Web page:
Help us to look up from our stumbling,

Into the face of Christ,

Who alone knelt in the night of the Garden and remained awake

Who knows what we suffer, for he himself has suffered,

Who was betrayed by his own, hauled away by conspirators of hate and fear,

Tried by those who loved only their own places of entitlement and safety

And condemned by the ignorant and the powerful alike

To die alone with the burdens of the whole world on Him,

And in that face to hear those blessed words,

“Father, forgive them, for they know not what they are doing.”

But he also looked into the face of his anguished mother

And his beloved disciple and made them into family.

“Mother, behold your Son.”

“Son, behold your mother.”

Give us ears attuned to the cries of the ignored,

Eyes to see the invisible ones,

Hearts to understand and welcome the lonely.

Show us the way,

Hold our hands,

Sturdy our resolve,

Settle our doubts,

And empower us to trust that we can keep walking forward

In our own Gethsemanes and Calvaries of the soul.

Amen.

“Sixty is Just Alright”

It’s a good time to polish up friendships, love family, forgive, thank and bless.

So I turned sixty, and for some reason the people around me celebrated for a week.  I know with Ebola, the Ukraine, ISIS  and Israel causing the end-of-the-worlders to crank out their book my firthday isn’t a big deal globally, but it has been to me.

Sixty
Sixty is alright for sure.

Over the last five years I have laid to rest a close friend, a father-in-law (who was a second father to me) and a mentor and colleague I have known for 21 years and was my predecessor.  The Shadow has been around lately.  I have grandchildren.  There is likely more life behind than before me years-wise.  You know—morbidity hangs around.  Joints ache a little more.

You’ve poured a lot of concrete by sixty.  Decisions, patterns, character, and events harden into tracks out of which it’s hard to escape.  On the other hand, those same tracks give a certain comfort and stability to life.  It’s hard to break them up.

The upside has surprised me, though.  A certain amount of “I just don’t care about that anymore.”  I don’t care very much at all what others think about what I think.  I don’t need to correct them all Continue reading ““Sixty is Just Alright””

Daniel Murphy, Sports and Babies

“J——, this is your pastor.  Now having heard your

confession on the air, will you stop by to receive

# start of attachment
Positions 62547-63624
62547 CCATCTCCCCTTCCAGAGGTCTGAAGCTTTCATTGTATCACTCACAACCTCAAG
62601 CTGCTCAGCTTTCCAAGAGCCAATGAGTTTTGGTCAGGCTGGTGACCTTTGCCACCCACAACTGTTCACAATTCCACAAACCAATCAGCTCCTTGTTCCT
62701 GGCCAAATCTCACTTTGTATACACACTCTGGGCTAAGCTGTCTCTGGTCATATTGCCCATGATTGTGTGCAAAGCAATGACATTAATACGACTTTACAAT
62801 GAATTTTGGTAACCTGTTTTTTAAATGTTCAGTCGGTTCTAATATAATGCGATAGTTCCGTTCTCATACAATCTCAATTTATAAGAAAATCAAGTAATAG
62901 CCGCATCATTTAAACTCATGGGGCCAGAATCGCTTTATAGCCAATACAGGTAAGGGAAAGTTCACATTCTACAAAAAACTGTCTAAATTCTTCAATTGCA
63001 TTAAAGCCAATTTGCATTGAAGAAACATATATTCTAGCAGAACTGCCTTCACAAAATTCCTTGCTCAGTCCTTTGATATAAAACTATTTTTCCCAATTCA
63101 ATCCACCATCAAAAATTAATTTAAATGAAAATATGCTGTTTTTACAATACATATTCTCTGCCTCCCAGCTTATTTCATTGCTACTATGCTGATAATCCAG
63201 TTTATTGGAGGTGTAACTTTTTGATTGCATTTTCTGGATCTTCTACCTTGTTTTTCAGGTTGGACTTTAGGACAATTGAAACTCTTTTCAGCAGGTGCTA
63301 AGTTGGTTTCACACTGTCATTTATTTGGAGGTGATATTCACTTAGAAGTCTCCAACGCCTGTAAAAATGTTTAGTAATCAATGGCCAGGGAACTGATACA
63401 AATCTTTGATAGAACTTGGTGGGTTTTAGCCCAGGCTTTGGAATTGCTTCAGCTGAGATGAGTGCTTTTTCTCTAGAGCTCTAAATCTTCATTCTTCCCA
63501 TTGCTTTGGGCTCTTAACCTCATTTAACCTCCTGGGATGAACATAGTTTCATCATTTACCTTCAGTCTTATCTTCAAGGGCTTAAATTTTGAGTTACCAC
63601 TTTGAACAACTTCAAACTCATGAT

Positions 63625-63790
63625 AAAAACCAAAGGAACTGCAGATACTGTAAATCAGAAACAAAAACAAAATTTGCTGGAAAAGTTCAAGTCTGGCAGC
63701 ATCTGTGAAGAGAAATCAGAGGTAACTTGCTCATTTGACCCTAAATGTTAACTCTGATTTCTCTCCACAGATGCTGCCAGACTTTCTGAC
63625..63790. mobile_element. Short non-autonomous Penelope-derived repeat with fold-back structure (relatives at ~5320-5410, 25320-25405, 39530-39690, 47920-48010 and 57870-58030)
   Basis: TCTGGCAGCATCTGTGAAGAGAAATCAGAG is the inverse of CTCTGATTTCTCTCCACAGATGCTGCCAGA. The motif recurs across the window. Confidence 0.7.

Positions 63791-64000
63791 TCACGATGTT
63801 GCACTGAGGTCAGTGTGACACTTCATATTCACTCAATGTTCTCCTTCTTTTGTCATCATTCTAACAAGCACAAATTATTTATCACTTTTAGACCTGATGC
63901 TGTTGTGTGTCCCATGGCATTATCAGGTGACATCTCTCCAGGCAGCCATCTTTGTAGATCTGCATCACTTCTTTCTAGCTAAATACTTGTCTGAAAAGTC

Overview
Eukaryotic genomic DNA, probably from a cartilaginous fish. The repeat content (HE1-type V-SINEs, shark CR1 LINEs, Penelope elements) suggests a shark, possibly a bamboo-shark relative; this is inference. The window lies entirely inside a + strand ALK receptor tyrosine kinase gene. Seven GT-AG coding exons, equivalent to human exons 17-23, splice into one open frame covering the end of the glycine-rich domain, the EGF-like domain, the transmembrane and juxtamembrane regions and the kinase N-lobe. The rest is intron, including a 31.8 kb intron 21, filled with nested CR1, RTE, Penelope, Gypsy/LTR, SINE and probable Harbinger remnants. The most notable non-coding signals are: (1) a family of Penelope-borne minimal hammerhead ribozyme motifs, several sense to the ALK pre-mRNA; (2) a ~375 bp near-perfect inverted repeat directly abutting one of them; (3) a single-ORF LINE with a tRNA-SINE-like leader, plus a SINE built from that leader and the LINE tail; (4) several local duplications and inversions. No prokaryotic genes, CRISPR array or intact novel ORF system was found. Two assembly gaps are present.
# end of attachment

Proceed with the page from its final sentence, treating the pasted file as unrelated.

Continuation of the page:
penance instructions about being a better father and husband?”

It’s just too easy to weigh in on the comments of Mike Francesca and Boomer Esiason about Daniel Murphy’s decision to take two days to be present for his baby’s birth.

Daniel Murphy, new Dad, plays second base for the New York Mets.
Daniel Murphy, new Dad, plays second base for the New York Mets.

Of course, we live in a time of sportainment.  More and more, as politics becomes hopelessly unresponsive and global problems impinge on every part fo life, sportainment is the way we escape–from real life.  Except that ultimately isn’t an option.

One day I listened in on sports radio–I admit, it’s a guilty pleasure on the way to the hospital or a meeting, in part because I will always laugh at something pretentious, silly or absurd.  And much of what is discussed is fun to consider.  A husband caller complained to Paul Finebaum about a player’s tweet after Alabama lost its bowl game that “it’s only a game.”  His argument was that it isn’t.  He went on, passionately, to say that though he was a member of a church and loved his family, that during the football season he spends more time and money on the sport than on his wife and kids or his church.

My jaw dropped since I am a minister, but why should it?  I like to imagine that I might follow up crazy calls.  What would I say?  Disguised voice: “This is Dr. Hapner Wogwillow.  I am a marriage therapist.  I treat his wife for depression and recognized him in the call.  He needs to go home.  She just left for good with the kids.  I will tell him their names if he’ll call me.  BR-549.”  My other idea was to, “J——, this is your pastor.  Now having heard your confession, will you stop by to receive penance instructions about being a better father and husband?” Continue reading “Daniel Murphy, Sports and Babies”